Friday, August 1, 2014

Erin Murphy: Navigating Your Publishing Debut

Erin Murphy is the founder of Erin Murphy Literary Agency. She's a cracker-jack agent, whose award-winning and best-selling author clients include Joanne Rocklin, Cynthia Levinson, Chris Barton, Liz Garton Scanlon, Deborah Underwood and Robin LaFevers. …And how did Robin LaFevers become one of Erin's clients in the first place? Well, back in 2001, Erin critiqued Robin's manuscript at this very conference!

Erin Murphy in her session

She's represented, over the past 15 years, 272 books that have been published. She's had so many debut authors, some of them started blogging at EMU's Debuts.

The whole process, from making the deal to being published and having the book out in the world, with all the steps in-between, can take anywhere from a whirlwind year to three years, or in the case of some picture books, maybe as long as six years!

Highlights of Erin's wisdom:

"For every success in publishing, there is a waiting period that feels like a failure." 

She shares that it's very easy for us (after all, we make up stories for a living) to make up reasons for the silence - bad reasons - but really it's usually that everyone in publishing is just so overworked.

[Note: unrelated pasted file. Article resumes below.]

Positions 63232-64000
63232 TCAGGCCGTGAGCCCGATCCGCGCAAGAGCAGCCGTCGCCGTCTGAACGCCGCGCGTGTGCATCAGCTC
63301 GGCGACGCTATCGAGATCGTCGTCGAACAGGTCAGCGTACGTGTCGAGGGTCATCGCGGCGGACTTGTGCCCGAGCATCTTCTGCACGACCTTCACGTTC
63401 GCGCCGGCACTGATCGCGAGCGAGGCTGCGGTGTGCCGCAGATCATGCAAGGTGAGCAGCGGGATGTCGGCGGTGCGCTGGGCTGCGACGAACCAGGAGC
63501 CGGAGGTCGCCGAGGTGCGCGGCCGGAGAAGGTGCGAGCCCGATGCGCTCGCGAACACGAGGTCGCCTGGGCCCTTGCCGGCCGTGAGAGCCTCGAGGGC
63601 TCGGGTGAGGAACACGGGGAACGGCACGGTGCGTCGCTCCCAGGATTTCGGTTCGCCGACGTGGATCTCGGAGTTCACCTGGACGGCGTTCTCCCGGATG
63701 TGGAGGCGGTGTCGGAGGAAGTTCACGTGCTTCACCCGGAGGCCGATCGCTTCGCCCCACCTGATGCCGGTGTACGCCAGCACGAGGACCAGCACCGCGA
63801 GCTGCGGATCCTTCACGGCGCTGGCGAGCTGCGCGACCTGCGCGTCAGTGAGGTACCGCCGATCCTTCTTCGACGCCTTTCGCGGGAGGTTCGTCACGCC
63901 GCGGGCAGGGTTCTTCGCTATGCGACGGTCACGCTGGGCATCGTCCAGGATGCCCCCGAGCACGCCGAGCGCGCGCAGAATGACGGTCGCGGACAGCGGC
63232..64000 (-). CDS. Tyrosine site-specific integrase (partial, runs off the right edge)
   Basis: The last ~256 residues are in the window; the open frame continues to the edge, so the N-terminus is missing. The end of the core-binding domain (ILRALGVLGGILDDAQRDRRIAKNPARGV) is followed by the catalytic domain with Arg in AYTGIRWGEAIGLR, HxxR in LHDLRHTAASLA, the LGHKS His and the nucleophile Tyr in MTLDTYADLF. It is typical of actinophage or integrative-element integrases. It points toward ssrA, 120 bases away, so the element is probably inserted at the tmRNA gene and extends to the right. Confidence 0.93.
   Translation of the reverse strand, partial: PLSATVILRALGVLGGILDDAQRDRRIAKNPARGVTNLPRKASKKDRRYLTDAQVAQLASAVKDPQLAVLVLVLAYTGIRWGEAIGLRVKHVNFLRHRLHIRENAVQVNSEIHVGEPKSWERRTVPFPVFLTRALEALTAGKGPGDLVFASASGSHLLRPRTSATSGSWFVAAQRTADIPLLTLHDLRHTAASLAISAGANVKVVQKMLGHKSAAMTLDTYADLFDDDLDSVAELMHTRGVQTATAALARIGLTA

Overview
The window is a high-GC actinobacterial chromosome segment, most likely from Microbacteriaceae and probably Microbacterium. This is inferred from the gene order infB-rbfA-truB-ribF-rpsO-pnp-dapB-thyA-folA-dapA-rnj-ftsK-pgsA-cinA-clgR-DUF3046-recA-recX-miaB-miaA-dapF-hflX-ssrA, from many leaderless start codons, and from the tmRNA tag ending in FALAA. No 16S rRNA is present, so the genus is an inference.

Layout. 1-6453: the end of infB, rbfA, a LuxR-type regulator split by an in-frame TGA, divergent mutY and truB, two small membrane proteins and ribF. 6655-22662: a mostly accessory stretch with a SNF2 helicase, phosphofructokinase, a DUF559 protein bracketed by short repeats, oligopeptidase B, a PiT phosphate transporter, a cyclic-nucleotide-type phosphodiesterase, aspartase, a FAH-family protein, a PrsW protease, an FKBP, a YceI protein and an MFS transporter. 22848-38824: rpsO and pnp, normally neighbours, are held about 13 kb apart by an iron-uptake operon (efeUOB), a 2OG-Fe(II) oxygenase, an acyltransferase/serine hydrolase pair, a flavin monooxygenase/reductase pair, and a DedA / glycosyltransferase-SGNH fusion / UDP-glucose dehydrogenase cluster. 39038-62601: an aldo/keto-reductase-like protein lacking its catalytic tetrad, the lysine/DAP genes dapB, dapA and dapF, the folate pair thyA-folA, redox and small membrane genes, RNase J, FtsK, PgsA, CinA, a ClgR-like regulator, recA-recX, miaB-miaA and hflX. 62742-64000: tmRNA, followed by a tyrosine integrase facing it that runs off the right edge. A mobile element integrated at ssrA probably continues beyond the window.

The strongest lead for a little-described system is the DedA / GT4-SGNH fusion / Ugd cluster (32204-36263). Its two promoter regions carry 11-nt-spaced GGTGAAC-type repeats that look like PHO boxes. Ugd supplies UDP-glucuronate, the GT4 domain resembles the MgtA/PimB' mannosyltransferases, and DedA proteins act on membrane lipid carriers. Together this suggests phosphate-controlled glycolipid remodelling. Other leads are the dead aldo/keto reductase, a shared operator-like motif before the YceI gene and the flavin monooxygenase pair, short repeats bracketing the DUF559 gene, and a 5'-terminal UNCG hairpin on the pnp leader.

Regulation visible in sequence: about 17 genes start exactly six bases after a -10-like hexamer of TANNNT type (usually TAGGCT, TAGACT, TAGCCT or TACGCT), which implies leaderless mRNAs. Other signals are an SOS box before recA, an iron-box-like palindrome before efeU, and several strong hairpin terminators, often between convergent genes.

She suggests to not focus on what you can't control (things like reviews and how many copies a bookstore orders of your book, or your Amazon ranking) and instead focus on what you CAN control:

Like how much you know about how the publishing industry works. (Communicate and get your questions answered.)

Find your community (Like EMU's Debuts and The Class of 2K14 - for learning, marketing and support!)

You control your own marking plan. Your first book, think locally - not just geographically, but the communities you're part of and comfortable in already. (Consider introducing yourself to the local children's librarians in your area…)

And the most important thing you control… write the NEXT book!

It's a remarkable session, with lots more suggestions and advice. Like how success comes in lots of different forms, what to say when friends ask if they can get a free copy of your book, and how to respond when people tell you that they didn't see your book at the bookstore.

She also shares resources from blogs and around the web, and answers attendees' questions. It's great information!

Final thought...

You only publish your first book once, so when it happens, enjoy the hell out of it. But remember the big picture - no one's goal is to only publish one book.

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